Neuroendocrine tumours (NETs)

NETs are rare cancerous tumours that develop in cells from the neuroendocrine system. If you're diagnosed with a NET, we can provide you with instant access to expert clinicians and world-class hospitals

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Types of neuroendocrine tumours


Also known as medullary thyroid cancer (MTC), this a rare slow-growing cancer in the thyroid. The most common symptom is a lump in the neck.

Adrenal glands

A NET in the adrenal glands often causes too much of a particular hormone to be produced. The type of hormone that is overproduced depends on the part of the adrenal gland affected by the tumour.


NETs in the lung may also be known as a bronchial NET. Lung NETs are an uncommon form of lung cancer.


This is a very rare type of NET. Diagnosis usually happens once you have had tests for the more common types of breast cancer.

Stomach gastric

There are three different types of stomach NETs, which combined account for a very small number of stomach cancers.


The liver is usually not the primary site of the body where a NET develops. It is usually affected as a secondary site by metastasis (the spread from another organ).


NETs in the pancreas are also called endocrine tumours of the pancreas. These include insulinomas, gastrinomas, glucagonomas, VIPomas and somatostatinoma.


A rare form of neuroendocrine tumour that is usually detected by chance following removal of the appendix.


A rare type of neuroendocrine tumour that develops in the gastrointestinal tract of the small or large bowel.


A rare type of neuroendocrine tumour specifically affecting the end of the digestive system.


A rare type of neuroendocrine tumour specifically affecting the ovaries in the female reproductive system.


A rare type of neuroendocrine tumour specifically affecting the lower part of the uterus in the female reproductive system.


Other rare types of neuroendocrine tumours include merkel cell carcinoma, multiple endocrine neoplasia and unknown primary.

Need to know

Symptoms will depend on the area of the body the NET is located, but may include:

  • Skin flushes
  • Changes in bowel habits
  • Diarrhoea
  • Shortness of breath and/or wheezing
  • Loss of appetite
  • Weightloss
  • A NET in your lung may cause chest infections and shortness of breath. You may have a cough or cough up blood.
  • A NET in your digestive system may cause pain in the abdomen that comes and goes and may include nausea and vomiting.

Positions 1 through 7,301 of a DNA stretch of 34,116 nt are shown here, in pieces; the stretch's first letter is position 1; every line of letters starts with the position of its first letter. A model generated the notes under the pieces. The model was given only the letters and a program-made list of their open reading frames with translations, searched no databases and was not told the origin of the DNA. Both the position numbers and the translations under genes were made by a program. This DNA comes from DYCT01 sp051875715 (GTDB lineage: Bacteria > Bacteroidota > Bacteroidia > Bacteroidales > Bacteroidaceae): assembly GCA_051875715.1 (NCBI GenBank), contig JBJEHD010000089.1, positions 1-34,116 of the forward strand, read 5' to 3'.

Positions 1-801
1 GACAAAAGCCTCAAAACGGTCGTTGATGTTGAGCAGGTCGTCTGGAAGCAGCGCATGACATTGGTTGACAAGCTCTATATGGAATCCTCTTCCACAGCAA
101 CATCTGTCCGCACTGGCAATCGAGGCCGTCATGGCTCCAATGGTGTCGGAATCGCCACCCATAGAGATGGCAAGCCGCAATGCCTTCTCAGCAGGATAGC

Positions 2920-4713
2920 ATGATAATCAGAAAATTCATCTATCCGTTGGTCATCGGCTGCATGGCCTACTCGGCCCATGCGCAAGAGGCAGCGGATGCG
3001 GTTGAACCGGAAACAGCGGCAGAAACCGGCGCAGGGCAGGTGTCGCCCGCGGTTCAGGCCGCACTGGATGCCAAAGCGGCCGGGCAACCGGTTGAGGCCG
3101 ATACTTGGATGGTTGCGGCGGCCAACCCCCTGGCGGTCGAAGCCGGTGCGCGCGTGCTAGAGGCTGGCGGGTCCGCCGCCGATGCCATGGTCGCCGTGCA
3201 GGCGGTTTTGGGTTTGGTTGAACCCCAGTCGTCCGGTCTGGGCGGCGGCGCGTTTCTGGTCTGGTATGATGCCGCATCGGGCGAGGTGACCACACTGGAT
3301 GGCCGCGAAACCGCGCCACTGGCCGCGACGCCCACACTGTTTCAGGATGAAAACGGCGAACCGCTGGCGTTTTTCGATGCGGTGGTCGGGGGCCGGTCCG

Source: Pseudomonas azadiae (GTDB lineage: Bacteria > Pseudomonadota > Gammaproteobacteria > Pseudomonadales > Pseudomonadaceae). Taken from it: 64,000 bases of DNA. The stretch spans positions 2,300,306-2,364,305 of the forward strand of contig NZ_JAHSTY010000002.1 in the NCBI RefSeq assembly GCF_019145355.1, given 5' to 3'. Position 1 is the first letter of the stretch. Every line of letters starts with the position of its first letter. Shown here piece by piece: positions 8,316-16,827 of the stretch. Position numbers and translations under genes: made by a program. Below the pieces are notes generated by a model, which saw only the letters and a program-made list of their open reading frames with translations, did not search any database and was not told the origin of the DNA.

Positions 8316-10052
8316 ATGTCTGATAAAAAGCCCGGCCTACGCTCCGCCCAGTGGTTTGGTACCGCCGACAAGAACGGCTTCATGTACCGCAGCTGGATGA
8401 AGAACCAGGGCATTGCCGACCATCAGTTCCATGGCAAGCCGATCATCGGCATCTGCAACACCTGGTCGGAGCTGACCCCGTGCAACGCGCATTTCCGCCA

Please be aware these symptoms can often be related to a number of non-cancerous conditions. If you experience any of these symptoms it is important to see your GP so that a referral for investigations can be made as quickly as possible to establish a diagnosis.

Your consultant will carry out a combination of different diagnostic tests that may include:

  • Blood tests
  • Urine tests
  • CT scan
  • MRI scan
  • Biopsy

You may also have additional blood tests that look at your hormones, and nuclear medicine scans (an octreotide scan or MIBG-scan) to help locate the tumour and plan for future treatment.

If you are diagnosed with NETs you will have immediate access to world-class cancer specialists and a specialist unit dedicated to the treatment of these rare tumours.

Your consultant will talk you through your diagnosis and treatment options in detail, helping you to make an informed decision about your care. Depending on your diagnosis, treatment options may include:

  • Surgery - we offer the latest techniques in both open and minimally invasive surgery
  • Radionuclide Therapy
  • Chemotherapy
  • Molecular targeted therapy
  • Radiotherapy

There are a number of other treatments available to treat NETs. Your consultant will discuss the most appropriate treatment plan with you.

At HCA UK you will be looked after by a multidisciplinary team, including expert consultants, clinical nurse specialists and supportive therapists including psychologists who can help you with your emotional wellbeing.


The Wellington Hospital NET Unit

A dedicated neuroendocrine tumours (NET) treatment unit is available at The Wellington Hospital. Our multidisciplinary team is led by Professor Martyn Caplin alongside oncologist Dr Daniel Krell and has close links with the European Centre of Excellence at the Royal Free Hospital. Transferring the European Centre of Excellence standards to the private sector, our NET unit ensures patients receive an expert service, as well as access to the latest, cutting-edge treatment options.

Patient stories

This content is intended for general information only and does not replace the need for personal advice from a qualified health professional.